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The Nissan 370Z is the little brother of the awesome GT-R. We umm, drive it. Sort of

Story Harmaan Madon Photography Adhish Alawani

What is one
kilometre? In you’re a toddler and have to walk, it’s a long way. By taxi in Mumbai, it’ll cost you 14 rupees and could take you anything between five to 15 minutes. A healthy adult could jog this distance in under five minutes and the world’s best athletes will cover a kilometre in just over two minutes. In a Nissan 370Z, however, one kilometre is A Very Short Distance.

Never mind, we’d make the most of it then, as a few full bore launches were testament to. Mind you, we had the car for but one hour and needed to take some pictures as well.

What do you make of a car in such a short span of time? For one, the engine is a gem. This 3.7-litre V6 revs close to a giddy 7500rpm redline, with its max power of 333PS coming in at 7000rpm. It’s a smooth and willing engine and is happiest in the upper half of its rev band. This engine, designated VQ37VHR, has been voted the best engine in its category for ten years running and you can tell why. The valvetrain boasts of something Nissan calls VVEL or Variable Valve Event and Lift. The system works by regulating air pressure in the air intake depending on the inlet valve placement to prevent any negative pressure on the inlet side of the system. Nissan claims this is different to other systems since there isn’t a separate throttle valve to control pressure. The net result is an engine which feels ultra responsive but with a beautiful, smooth touch to it.

With the VDC switched off and the gearlever in Sports mode, we were well past the double ton mark a little more than halfway down the road. The Z’s accelerative prowess calls for adequate retardation too, and in this department the 370 doesn’t disappoint either. The pedal is firm yet feelsome, and the car tracks straight even when you stomp on the middle pedal. We didn’t notice any fade even after a few hard stops, so we can vouch for the brakes as well.

But what of the handling? Sorry dear readers, for that, we’ll have to wait for a proper test with roads that turn both right and left and hopefully in quick succession. Show us a road with Z-bends and let’s see what the 370 can do then.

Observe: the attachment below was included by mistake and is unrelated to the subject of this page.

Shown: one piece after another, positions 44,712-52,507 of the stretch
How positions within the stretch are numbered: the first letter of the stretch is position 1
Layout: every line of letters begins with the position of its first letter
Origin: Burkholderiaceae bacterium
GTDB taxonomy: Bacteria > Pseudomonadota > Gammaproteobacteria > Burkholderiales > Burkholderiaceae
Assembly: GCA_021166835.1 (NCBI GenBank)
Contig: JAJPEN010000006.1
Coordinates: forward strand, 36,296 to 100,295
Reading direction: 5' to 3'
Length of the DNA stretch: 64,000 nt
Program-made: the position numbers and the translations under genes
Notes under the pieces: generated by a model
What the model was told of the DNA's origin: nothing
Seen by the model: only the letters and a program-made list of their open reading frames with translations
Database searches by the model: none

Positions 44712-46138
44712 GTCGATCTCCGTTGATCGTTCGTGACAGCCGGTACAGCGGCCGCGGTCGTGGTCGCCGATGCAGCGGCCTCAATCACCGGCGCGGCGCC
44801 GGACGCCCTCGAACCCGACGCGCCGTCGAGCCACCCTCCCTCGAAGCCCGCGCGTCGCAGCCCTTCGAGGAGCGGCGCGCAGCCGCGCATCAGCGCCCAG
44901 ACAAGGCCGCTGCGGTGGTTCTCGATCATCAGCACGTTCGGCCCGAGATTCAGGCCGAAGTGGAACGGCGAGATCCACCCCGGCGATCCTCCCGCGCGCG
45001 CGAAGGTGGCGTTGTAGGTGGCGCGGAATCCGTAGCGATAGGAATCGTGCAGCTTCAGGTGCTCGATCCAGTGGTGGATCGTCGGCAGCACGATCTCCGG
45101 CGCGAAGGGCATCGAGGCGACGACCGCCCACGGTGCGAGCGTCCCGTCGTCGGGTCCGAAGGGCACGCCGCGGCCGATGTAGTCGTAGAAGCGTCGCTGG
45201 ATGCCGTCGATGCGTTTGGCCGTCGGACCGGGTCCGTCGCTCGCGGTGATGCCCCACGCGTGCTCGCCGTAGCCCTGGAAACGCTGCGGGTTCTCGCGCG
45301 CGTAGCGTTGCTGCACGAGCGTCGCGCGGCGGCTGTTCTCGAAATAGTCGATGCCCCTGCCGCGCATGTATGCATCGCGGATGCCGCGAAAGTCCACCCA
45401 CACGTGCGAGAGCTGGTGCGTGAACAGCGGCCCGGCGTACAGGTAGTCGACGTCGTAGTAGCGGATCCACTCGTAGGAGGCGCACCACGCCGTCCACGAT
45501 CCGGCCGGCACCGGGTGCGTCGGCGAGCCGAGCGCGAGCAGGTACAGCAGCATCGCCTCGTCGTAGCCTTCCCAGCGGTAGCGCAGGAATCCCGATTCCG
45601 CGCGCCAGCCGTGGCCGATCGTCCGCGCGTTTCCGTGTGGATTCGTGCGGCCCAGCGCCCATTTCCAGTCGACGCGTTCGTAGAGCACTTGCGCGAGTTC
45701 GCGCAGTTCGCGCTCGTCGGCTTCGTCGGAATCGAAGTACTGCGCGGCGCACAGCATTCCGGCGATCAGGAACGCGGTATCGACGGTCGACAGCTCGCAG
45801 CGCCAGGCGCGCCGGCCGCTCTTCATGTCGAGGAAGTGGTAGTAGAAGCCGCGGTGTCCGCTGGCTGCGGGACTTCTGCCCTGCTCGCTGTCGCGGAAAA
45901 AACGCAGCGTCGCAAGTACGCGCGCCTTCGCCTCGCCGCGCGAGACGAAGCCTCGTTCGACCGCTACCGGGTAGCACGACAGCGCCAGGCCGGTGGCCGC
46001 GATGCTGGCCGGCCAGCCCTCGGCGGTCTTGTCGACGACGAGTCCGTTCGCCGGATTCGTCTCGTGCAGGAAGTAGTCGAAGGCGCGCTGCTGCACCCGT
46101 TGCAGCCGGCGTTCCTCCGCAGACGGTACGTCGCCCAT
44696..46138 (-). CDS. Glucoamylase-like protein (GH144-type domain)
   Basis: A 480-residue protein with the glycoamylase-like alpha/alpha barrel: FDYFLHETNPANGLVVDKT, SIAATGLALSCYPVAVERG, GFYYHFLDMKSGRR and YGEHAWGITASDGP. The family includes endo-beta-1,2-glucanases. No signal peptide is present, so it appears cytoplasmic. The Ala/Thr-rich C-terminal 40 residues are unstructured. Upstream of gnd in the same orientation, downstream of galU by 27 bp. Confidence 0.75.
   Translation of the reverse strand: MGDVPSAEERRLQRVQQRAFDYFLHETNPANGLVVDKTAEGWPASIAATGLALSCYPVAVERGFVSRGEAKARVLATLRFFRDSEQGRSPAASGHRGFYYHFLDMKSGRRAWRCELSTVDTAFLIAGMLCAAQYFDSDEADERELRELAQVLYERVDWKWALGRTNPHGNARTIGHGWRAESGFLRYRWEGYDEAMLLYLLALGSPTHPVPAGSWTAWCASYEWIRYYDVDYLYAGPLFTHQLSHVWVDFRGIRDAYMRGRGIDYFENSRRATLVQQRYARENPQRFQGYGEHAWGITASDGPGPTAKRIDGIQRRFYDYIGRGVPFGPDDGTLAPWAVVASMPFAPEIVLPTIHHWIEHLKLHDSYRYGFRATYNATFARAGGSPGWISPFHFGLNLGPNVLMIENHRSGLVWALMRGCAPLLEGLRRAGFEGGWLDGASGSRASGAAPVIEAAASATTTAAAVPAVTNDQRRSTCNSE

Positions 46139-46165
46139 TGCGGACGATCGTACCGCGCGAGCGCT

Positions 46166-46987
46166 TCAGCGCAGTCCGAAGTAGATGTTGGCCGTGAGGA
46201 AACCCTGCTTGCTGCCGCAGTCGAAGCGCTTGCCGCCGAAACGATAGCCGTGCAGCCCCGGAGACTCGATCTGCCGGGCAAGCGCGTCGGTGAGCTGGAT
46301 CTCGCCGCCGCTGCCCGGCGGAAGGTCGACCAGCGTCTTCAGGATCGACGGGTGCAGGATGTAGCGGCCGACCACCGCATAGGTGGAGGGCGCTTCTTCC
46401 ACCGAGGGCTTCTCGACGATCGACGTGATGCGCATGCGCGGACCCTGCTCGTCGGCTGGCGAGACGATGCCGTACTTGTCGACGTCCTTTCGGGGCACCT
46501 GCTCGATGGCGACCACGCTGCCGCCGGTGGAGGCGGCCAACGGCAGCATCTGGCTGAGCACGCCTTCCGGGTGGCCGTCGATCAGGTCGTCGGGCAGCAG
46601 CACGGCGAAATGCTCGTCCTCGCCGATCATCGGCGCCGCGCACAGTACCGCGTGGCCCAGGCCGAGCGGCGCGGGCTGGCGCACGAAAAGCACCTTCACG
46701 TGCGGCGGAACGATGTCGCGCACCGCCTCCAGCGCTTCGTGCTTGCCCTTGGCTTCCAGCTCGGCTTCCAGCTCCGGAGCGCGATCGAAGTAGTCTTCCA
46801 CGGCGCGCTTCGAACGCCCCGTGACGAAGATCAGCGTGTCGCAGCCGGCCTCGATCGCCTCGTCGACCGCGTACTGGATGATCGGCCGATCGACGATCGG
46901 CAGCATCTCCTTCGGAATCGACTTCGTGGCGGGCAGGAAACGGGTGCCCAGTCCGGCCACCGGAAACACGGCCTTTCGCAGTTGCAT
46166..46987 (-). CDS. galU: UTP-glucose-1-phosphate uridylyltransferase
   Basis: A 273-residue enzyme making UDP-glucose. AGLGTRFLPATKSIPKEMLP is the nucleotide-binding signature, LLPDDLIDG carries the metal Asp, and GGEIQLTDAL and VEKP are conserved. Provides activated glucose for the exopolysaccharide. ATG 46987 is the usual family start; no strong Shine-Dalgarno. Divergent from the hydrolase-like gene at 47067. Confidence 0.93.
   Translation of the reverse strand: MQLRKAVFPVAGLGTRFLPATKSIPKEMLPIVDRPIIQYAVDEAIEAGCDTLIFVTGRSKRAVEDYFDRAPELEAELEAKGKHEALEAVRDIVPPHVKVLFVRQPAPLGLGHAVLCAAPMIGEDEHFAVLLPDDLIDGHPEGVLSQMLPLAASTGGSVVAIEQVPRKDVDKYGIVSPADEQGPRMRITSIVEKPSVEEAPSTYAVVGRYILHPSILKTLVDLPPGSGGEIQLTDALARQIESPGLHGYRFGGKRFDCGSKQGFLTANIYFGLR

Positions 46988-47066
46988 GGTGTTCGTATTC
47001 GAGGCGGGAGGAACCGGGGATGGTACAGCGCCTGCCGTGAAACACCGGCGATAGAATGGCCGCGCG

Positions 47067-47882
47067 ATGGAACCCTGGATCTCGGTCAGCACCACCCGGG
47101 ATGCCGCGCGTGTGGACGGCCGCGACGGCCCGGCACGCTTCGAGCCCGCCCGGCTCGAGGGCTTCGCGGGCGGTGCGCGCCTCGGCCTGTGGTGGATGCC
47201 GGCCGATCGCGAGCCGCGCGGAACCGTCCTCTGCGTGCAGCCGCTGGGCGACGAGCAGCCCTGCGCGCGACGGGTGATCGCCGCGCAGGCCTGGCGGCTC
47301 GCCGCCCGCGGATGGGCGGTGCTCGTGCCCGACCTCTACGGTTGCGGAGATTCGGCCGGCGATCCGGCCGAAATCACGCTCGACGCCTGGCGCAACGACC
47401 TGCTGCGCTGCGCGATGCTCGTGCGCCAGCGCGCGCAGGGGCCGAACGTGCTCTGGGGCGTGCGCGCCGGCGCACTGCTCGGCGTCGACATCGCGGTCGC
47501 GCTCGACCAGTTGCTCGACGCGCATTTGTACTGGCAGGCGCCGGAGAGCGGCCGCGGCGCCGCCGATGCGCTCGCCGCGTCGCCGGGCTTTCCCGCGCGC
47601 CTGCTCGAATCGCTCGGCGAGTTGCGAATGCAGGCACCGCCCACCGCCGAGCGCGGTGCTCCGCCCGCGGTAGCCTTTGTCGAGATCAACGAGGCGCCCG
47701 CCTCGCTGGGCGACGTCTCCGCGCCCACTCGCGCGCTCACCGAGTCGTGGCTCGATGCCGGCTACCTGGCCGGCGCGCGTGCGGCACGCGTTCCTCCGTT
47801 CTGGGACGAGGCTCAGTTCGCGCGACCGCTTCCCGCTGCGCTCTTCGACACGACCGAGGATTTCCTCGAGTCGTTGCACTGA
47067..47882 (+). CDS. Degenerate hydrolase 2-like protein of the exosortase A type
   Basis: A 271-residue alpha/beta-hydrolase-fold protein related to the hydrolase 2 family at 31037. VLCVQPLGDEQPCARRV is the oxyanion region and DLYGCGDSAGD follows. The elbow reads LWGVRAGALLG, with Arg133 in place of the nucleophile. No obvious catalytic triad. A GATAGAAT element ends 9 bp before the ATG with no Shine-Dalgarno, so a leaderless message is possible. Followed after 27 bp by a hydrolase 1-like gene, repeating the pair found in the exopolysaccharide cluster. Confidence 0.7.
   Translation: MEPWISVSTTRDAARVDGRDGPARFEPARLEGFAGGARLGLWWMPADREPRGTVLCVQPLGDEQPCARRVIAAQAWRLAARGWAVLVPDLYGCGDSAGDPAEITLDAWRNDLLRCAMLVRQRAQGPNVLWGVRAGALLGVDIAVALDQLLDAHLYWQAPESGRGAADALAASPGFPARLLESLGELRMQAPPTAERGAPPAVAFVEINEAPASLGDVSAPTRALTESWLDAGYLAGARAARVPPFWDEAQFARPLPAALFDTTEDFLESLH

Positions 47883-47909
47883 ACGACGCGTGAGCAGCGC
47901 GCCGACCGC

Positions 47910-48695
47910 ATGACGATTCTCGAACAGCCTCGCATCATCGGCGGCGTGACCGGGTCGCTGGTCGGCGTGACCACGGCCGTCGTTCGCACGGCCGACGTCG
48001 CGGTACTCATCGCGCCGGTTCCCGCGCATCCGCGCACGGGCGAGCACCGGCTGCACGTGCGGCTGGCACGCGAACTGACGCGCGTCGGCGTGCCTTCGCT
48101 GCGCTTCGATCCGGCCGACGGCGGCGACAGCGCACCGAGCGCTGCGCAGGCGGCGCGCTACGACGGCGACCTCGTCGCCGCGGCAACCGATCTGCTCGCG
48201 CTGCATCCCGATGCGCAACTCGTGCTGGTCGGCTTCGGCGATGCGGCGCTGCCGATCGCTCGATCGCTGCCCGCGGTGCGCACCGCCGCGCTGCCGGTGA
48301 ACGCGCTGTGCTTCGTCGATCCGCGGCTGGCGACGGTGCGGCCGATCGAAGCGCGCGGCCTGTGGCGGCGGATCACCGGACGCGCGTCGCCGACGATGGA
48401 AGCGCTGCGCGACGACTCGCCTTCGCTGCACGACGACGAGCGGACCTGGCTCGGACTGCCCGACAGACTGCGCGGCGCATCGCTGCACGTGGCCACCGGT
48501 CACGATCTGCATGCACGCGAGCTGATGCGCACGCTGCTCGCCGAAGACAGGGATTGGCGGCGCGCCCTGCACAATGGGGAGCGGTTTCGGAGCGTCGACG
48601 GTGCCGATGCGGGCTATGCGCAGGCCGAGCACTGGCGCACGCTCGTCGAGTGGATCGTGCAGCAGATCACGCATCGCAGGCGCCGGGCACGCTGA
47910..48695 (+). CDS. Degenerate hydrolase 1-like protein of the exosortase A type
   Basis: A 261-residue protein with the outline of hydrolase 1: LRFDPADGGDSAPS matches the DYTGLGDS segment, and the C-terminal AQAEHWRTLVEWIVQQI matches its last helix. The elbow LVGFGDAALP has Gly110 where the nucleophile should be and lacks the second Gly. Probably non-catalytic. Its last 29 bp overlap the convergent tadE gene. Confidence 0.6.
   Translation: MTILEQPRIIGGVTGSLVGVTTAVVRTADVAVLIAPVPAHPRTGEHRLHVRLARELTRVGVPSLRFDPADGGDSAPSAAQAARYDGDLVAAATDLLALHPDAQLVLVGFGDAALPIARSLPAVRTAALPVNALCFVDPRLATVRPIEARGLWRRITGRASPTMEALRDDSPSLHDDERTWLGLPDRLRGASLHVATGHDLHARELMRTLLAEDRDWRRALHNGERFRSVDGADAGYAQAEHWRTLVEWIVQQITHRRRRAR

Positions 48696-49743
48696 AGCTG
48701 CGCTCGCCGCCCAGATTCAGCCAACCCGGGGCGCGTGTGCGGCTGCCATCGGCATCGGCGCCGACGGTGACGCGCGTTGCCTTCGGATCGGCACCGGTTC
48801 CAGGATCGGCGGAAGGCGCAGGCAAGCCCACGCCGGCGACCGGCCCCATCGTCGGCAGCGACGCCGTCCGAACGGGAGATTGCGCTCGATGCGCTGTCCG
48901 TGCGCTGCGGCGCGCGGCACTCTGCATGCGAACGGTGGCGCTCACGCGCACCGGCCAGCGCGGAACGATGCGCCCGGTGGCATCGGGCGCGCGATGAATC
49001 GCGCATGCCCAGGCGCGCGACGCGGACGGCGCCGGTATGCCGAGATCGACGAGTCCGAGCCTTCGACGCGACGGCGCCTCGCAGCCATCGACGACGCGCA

The car we drove was the seven-speed automatic transmission version, although Nissan says the six-speed manual will also be available. The manual variant features something Nissan calls Synchro Rev, which automatically blips the throttle when you downshift so you don’t have to actually heel and toe. We didn’t get our hands on this one either. The seven-speed auto was what Nissan let us loose in and so we contented ourselves with the lovely paddles. They’re not exactly lightning quick on changes, but they do add a lot of involvement and drama to the driving experience. Best of all, downshifts elicit a heroic blip of the throttle.

If there’s something about the Nissan we didn’t exactly like, then it was the quality of the interiors. The plastics, particularly on the centre tunnel, are not befitting a car of this class especially not at this price tag. Nissan has priced the 370Z at Rs 53.5 lakh, ex-showroom, for the manual while the auto is a lakh more. Now that’s a lot of money and at this price we want a better finish, especially since Nissan went on about the Z being ‘good value’.

The 370Z will be a halo car for Nissan in India and of course it comes with a pedigree and 40-year heritage that few can fault. It may not have the badge snobbery of others in its class, but it is a compelling and attractive proposition in its own right. Now, if only we could drive it for any real distance can we give you the complete picture.

Samurai tech ñ retro engineering revisited

The Rays alloy wheels on the Z are forged using a process similar to that used for Samurai swords. According to Nissan, this allows the wheels to be both light and extremely strong for their weight.

The Z line
This is the sixth gen Z car. The original Z car was the Datsun 240Z (Datsun was what Nissans were marketed as in the United States), launched
in 1969. Since then, there have been the 260Z, 280Z, 300Z and 350Z. The numeric nomenclature alludes to the cubic capacity.



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